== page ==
“Where are all the educational funds? Why is there a crippling silence when Nigerian schools have been shut for almost four months and the youths are wasting away with their future uncertain? Barka de Sallah. As we pray, eat and relax on the occasion of this holiday, our youths should spare sometime to think. Youths, your destiny is in your hand.”
Her fans appear to have been challenged by her online crusade. They lauded Omotola, who broke into trending topics on the Nigerian social media space on Tuesday, for being the first Nigerian celebrity to speak out against the ASUU debacle.
A particular Facebook fan of Omotola, Esther Ukeh-Negbo, wrote, “We thank you for coming out to support the youths. Other celebrities are busy wearing the latest designers to red carpet events. It is not their fault, they are not in our shoes. You have proved yourself to be a good mother who feels the pains of others. I hope to follow in your footsteps in the future.”
Appreciating the actress for her concern, Chukwuemeka Nwaeze, said on Facebook that it was high time the government took education as a top priority as it obtains in other parts of the world.
Nwaeze said, “Omosexy please tell our leaders. As you can see, our government has deprived us this basic rights because of their misplaced priority. May God help us in this nation. Our leaders should know that education is a top priority anywhere in the world. Thank you, my sister, for bringing up this issue.”
Some university students affected by the strike observed that the political class were paying lip service to the educational sector because many of their children were getting the best of education abroad.
Many of Omotola’s social media followers lamented that it was pathetic and disgraceful that some African countries were getting it right while the Nigerian government had largely preoccupied itself with entering into agreements without honouring them.
A Twitter user with the name Elpresie wrote, “Their children are in private schools in London and in various western countries. We should ask the FG why our future leaders are wasting away in peril. It’s sad. You pick up a newspaper and all you read about is the Peoples Democratic Party’s internal crisis.”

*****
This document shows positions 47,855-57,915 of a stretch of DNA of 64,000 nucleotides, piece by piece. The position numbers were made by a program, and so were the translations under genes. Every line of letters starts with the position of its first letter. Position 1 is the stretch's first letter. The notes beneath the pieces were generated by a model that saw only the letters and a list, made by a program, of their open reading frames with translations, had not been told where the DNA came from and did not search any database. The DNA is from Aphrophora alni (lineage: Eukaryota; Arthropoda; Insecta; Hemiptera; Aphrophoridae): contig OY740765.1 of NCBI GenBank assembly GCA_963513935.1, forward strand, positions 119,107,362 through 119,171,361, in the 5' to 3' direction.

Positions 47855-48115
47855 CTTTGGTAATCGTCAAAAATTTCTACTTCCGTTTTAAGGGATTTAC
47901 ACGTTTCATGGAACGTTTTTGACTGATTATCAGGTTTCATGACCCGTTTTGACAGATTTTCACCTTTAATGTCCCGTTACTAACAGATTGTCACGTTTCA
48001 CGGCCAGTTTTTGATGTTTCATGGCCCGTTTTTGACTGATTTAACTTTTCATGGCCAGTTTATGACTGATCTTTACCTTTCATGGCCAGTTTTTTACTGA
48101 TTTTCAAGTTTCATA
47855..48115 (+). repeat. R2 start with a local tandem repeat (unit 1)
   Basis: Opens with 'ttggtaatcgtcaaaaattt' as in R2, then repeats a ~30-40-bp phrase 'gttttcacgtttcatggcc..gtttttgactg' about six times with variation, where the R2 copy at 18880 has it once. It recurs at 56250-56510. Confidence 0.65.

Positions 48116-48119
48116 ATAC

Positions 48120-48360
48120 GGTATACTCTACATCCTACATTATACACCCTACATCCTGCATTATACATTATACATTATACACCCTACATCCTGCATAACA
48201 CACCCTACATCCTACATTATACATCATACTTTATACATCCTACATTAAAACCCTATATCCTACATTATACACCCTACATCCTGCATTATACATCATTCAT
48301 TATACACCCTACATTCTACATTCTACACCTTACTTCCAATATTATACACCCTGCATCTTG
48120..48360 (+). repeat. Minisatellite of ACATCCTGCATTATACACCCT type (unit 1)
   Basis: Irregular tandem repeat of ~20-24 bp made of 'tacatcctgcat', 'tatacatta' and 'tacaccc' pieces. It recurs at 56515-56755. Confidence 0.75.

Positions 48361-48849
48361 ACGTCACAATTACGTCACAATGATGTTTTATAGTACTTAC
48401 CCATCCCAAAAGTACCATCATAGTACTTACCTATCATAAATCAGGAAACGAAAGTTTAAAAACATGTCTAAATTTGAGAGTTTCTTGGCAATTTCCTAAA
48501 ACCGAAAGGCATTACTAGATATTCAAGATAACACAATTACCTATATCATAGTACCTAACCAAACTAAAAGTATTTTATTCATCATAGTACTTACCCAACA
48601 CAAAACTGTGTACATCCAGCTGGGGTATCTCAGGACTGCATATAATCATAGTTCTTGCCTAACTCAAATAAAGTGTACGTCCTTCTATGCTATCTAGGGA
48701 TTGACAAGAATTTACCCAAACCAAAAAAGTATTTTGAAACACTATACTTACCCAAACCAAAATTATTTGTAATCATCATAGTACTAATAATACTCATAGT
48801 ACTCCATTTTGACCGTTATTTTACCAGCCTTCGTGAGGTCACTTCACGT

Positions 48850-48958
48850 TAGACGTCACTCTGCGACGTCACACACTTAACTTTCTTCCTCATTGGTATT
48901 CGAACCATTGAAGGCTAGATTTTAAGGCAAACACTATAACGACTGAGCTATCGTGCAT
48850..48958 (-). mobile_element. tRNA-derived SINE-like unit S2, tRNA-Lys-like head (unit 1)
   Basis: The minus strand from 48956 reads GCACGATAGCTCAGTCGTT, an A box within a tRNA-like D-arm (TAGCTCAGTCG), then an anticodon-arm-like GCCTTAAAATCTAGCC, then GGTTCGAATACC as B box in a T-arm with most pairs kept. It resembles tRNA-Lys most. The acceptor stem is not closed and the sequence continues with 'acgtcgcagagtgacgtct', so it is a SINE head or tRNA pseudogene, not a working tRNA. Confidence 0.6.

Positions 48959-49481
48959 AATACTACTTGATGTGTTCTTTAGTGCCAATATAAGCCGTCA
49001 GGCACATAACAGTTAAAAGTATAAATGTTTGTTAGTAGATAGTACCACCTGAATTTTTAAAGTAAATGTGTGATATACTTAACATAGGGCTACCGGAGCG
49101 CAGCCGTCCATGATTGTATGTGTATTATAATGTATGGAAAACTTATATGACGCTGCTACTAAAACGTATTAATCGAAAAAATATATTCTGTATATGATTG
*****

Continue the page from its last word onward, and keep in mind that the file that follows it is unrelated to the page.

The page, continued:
They also blamed the dwindling voice of the mass of Nigerian students on government who, according to them, has broken into their ranks to achieve selfish objectives.
“Some universities don’t even have a students’ union. Some do have but they have been bought over,” a Twitter user, Bukkie Gold, wrote.
While some of Omotola’s fans asked ASUU to continue with the strike, a section of her followers disagreed, saying the university teachers were asking for too much.
One Julie Ooja-Okoh wrote on Twitter that the strike action was in order and should continue until government shows readiness to adequately fund the education sector. “Omo sexy, see me o. Imagine a university where you have to hang on the window to study, take lectures and write exams in that same position to pass.”
But another Twitter user, Saltz Lounge, who believed that ASUU has taken the industrial dispute too far, said, “It’s not that the government is right as regards development in education system but at this point I think ASUU has over- pushed its demands. Has anybody ever asked why state university lecturers are involved in this strike action?”
Related: ASUU Begins Indefinite Strike Nationwide